Article 5 specifies that the production quota will be decided (annually) based on demand.
Article 6 states that a THC limit will be determined for most cannabis farming. The limit is yet to be determined, with an exception for crops meant for medical and pharmaceutical use.
Article 7: For people wishing to receive permits for cannabis farming and/or cannabis production, this article sets the eligibility criteria:
– The applicant needs to be a Moroccan national.
– The applicant needs to be of legal age (18+ years old).
– The applicant needs to be a registered resident in a region where production is allowed by an upcoming decree (article 4).
– The applicant needs to belong to a cooperative.
– The applicant, if not a landowner, needs the written approval of the landowner to plant and produce cannabis, prior to applying for the permit.
– If the applicant is a landowner, he requires written proof of ownership/exploitation from local administrative authorities prior to applying for the permit.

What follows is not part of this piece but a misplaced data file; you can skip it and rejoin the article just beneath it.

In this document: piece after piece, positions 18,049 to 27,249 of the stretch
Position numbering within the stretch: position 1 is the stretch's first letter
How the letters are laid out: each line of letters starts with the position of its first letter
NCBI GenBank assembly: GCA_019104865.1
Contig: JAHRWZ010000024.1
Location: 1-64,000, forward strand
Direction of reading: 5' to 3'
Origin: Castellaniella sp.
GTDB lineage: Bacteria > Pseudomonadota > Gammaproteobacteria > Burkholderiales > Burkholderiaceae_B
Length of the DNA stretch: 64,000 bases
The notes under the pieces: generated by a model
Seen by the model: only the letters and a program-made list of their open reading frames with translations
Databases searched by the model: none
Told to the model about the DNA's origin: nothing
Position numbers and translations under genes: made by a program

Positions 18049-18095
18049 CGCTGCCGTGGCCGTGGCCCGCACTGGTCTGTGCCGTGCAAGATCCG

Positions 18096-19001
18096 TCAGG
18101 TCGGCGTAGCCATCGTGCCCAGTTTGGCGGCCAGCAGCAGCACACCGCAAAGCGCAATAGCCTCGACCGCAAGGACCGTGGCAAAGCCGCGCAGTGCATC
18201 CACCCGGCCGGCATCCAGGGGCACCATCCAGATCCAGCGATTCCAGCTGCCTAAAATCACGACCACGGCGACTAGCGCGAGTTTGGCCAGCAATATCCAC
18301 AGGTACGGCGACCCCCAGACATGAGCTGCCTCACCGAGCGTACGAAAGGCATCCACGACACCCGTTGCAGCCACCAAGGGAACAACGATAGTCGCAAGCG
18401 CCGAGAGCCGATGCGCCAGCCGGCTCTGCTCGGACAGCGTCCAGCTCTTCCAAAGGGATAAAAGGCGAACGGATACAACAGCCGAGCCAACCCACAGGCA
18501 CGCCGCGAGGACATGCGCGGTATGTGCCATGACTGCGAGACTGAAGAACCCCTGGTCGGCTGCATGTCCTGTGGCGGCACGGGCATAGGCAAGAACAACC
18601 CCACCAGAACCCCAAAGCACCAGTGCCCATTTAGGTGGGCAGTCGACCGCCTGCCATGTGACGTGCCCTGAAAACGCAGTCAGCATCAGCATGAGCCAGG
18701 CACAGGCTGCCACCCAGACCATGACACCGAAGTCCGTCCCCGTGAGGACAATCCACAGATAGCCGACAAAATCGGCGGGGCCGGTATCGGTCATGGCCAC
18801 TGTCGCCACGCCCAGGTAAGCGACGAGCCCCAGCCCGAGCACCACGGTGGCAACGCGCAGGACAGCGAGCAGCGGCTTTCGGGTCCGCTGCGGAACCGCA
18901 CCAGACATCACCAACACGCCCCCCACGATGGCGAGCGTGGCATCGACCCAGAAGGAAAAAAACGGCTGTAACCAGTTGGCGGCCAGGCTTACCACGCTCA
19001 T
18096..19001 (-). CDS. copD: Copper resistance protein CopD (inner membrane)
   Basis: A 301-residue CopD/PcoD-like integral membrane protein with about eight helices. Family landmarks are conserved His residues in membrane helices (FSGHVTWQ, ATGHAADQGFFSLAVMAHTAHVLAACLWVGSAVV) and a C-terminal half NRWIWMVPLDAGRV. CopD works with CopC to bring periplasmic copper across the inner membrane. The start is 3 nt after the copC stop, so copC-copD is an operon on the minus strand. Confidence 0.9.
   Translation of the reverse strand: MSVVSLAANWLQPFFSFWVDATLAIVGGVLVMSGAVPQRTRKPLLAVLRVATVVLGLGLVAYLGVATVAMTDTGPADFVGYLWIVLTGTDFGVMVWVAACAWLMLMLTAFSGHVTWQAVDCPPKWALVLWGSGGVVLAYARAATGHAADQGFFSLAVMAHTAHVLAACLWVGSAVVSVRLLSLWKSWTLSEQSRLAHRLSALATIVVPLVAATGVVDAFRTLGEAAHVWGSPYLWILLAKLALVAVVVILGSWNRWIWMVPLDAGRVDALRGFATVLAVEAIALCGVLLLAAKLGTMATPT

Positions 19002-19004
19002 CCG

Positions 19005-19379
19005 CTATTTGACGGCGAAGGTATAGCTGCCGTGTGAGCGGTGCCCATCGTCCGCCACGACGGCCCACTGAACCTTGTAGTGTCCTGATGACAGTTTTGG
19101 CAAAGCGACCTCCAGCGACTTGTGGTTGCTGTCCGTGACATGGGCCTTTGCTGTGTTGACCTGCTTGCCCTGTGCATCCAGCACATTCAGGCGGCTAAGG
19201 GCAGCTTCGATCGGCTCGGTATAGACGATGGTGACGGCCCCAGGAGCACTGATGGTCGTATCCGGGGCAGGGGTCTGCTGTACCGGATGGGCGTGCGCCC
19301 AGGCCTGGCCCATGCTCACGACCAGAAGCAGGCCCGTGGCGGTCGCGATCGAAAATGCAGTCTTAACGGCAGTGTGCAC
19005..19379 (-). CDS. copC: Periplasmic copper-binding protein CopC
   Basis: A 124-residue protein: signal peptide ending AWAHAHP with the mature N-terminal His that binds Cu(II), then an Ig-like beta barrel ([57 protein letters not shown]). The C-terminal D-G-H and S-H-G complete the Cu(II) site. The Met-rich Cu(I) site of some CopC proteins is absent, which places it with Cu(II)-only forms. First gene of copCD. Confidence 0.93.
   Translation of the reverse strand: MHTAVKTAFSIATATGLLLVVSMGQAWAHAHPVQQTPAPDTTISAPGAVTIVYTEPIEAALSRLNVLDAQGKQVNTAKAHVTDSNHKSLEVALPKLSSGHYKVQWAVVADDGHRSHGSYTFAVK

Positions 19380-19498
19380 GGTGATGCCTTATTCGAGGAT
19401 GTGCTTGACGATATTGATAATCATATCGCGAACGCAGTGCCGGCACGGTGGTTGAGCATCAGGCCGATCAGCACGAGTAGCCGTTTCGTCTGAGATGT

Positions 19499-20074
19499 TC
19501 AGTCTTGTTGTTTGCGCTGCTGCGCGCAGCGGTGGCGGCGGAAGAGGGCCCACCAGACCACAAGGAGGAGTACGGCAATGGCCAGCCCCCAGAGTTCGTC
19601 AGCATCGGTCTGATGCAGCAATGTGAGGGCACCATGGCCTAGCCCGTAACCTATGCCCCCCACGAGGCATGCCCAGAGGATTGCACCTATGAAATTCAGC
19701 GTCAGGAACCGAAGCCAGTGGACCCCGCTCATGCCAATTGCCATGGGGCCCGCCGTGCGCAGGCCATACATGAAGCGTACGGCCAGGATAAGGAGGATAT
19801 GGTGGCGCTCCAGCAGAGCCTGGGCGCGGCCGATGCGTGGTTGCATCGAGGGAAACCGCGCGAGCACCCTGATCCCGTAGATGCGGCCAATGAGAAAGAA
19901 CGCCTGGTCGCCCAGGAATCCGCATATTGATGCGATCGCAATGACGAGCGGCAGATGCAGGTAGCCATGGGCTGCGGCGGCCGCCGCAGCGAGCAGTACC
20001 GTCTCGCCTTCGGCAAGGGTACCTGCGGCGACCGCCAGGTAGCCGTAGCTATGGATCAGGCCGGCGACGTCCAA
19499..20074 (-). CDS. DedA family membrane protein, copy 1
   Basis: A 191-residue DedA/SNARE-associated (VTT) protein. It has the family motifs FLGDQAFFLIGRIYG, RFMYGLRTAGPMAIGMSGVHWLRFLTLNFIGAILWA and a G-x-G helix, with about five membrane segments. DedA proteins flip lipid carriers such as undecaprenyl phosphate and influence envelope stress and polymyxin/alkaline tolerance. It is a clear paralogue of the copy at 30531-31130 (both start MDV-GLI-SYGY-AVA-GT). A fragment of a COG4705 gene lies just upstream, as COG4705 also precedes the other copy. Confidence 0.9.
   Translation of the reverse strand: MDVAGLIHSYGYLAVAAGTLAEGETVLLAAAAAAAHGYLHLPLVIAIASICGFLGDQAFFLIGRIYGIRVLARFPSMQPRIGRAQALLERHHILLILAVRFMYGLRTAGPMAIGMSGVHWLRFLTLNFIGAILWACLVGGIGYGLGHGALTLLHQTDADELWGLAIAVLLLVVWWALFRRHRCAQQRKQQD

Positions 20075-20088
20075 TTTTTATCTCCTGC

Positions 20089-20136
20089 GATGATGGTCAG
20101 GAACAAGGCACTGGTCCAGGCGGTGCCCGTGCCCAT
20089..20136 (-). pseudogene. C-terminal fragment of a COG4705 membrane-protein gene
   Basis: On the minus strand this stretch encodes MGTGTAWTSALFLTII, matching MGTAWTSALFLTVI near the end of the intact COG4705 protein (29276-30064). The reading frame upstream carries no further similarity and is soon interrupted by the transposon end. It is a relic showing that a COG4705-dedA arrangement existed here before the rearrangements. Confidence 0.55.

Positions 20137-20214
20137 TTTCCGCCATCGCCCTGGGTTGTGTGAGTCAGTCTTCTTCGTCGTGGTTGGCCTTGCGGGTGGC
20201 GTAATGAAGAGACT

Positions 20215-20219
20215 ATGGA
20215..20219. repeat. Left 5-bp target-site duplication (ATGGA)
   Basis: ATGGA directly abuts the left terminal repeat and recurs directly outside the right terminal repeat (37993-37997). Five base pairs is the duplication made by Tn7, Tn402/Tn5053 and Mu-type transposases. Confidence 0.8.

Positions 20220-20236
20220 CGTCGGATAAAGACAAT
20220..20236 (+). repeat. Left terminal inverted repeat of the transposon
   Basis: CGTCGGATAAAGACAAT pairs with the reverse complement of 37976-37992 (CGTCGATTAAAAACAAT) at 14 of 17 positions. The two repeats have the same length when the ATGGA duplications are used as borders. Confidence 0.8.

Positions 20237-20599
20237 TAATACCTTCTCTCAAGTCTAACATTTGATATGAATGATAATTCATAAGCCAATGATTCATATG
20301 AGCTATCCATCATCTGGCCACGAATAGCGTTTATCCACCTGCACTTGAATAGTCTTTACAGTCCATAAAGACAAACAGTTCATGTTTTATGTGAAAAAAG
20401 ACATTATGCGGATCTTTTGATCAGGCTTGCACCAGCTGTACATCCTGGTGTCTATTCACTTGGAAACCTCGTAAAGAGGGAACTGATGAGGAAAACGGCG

These conditions form a large part of the wider specifications this bill introduces
Article 8 frames production by detailing the rules of cannabis farming/production.
First, the article lists a few production rules to be respected once the permit is approved; they are listed as follows:
– The article reiterates the importance of the respect of the aforementioned specifications listed in article 7, resulting in a cannabis farming/production permit.
– Farmers need to restrict production to state-approved strains of cannabis, that will be determined by upcoming legislation from the agency.